Two top drum corps supporters.

The trip was made possible by the magnanimous gesture and generous offer by Almartin Volvo, my local dealer in Vermont. They provided me with a brand-new loaner to make my tour while they repaired the Silver Bullet, my 2016 Volvo XC70. You may have noticed that I am a brand warrior. I love supporting brands I believe in that are good on all levels. I support Cabot Creamery Cooperative because their Seriously Sharp Cheddar is delicious and a part of my daily diet. And they help hundreds of farmers who manage our working landscape as they feed us. I choose Patagonia for my active outdoor wear because of its unparalleled quality, functionality, and durability. And their outstanding commitment to the environment and social change. I drive Volvo cars for safety, comfort, reliability, and proven integrity as a company.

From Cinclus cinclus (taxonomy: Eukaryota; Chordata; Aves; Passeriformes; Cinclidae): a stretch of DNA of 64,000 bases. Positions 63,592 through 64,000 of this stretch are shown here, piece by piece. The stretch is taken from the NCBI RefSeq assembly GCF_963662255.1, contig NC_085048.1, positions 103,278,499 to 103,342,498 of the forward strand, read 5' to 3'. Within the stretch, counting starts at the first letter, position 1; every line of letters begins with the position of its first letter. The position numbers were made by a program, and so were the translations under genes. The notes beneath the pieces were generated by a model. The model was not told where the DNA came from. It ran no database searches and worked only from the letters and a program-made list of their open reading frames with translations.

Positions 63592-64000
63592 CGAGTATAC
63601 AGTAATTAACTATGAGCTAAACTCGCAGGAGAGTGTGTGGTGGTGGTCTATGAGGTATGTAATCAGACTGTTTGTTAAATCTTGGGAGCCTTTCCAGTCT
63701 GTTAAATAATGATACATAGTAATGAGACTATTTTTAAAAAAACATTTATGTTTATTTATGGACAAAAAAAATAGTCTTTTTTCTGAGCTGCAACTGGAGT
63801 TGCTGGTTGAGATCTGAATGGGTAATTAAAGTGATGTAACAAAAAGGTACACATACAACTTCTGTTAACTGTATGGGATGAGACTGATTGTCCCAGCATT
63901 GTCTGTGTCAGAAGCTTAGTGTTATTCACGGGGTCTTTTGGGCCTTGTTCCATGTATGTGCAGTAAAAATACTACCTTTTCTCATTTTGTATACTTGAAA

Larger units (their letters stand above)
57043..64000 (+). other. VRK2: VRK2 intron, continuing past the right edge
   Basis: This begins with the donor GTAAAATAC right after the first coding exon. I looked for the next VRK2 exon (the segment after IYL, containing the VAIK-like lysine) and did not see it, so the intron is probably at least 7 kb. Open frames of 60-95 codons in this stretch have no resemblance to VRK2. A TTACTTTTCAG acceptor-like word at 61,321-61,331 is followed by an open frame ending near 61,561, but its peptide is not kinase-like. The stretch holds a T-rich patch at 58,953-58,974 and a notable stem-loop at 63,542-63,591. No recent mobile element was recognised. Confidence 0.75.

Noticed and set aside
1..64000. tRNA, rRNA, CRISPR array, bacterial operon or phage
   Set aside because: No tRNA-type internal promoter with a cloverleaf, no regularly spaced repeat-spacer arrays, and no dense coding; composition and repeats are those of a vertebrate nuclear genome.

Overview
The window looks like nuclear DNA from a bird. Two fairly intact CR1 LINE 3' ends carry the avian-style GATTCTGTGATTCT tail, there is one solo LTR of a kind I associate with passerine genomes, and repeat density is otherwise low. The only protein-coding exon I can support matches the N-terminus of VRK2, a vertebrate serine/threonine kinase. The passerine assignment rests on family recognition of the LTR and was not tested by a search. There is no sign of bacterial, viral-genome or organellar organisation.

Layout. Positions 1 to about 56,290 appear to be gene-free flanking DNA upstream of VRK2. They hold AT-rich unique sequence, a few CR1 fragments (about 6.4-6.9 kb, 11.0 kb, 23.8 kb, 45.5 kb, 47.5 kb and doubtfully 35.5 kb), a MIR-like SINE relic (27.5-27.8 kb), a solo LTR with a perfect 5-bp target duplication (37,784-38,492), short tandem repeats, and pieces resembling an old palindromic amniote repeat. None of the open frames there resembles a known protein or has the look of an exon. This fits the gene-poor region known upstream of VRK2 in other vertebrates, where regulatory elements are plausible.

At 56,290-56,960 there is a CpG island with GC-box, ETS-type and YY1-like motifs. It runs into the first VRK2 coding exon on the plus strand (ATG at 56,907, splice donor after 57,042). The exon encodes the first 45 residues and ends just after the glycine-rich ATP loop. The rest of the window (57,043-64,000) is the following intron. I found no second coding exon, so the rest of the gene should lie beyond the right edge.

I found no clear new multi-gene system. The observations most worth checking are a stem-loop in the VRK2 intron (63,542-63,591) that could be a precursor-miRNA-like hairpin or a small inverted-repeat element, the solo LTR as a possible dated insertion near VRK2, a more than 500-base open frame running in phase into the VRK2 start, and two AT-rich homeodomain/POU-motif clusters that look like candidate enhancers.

The Kilties.

As it was getting late on Sunday and having no reservation to stay but needing some shuteye after 12-plus hours of driving, I chose an alternative lodging arrangement – the old Richmondville Cemetery. Stealthily, I entered the grounds on the narrow uphill road constructed hundreds of years ago. I found a site with four cedar trees guarding the burial of the Millers. Each tree had a marker for the four children, with the headstone for the parents in the middle. The trees were spaced just right for me to hang my hammock on the west side in the near dark. I soon was ensconced in my hanging cocoon, and the Millers rocked me gently to sleep to the piano music I recorded in Indy last week on my phone. It was a perfect night to sleep under the moon, just passed full and waxing in the gibbous. Arising at early dawn, I scooped up my portable abode, tossed it in the car, and resumed the drive along the southern New York State countryside. The sun was coloring the eastern sky, highlighting the mix of clouds in pinks and oranges, blending into the purple and dark blue night sky. I watched for deer, not wanting to ruin this fine automobile on loan. Traffic being light, I made good time to Albany. I constantly had to check my speed for the remaining three hours to my humble abode, now on two-lane roads for the first time in 850 miles.

Paradise Lost in the parking lot.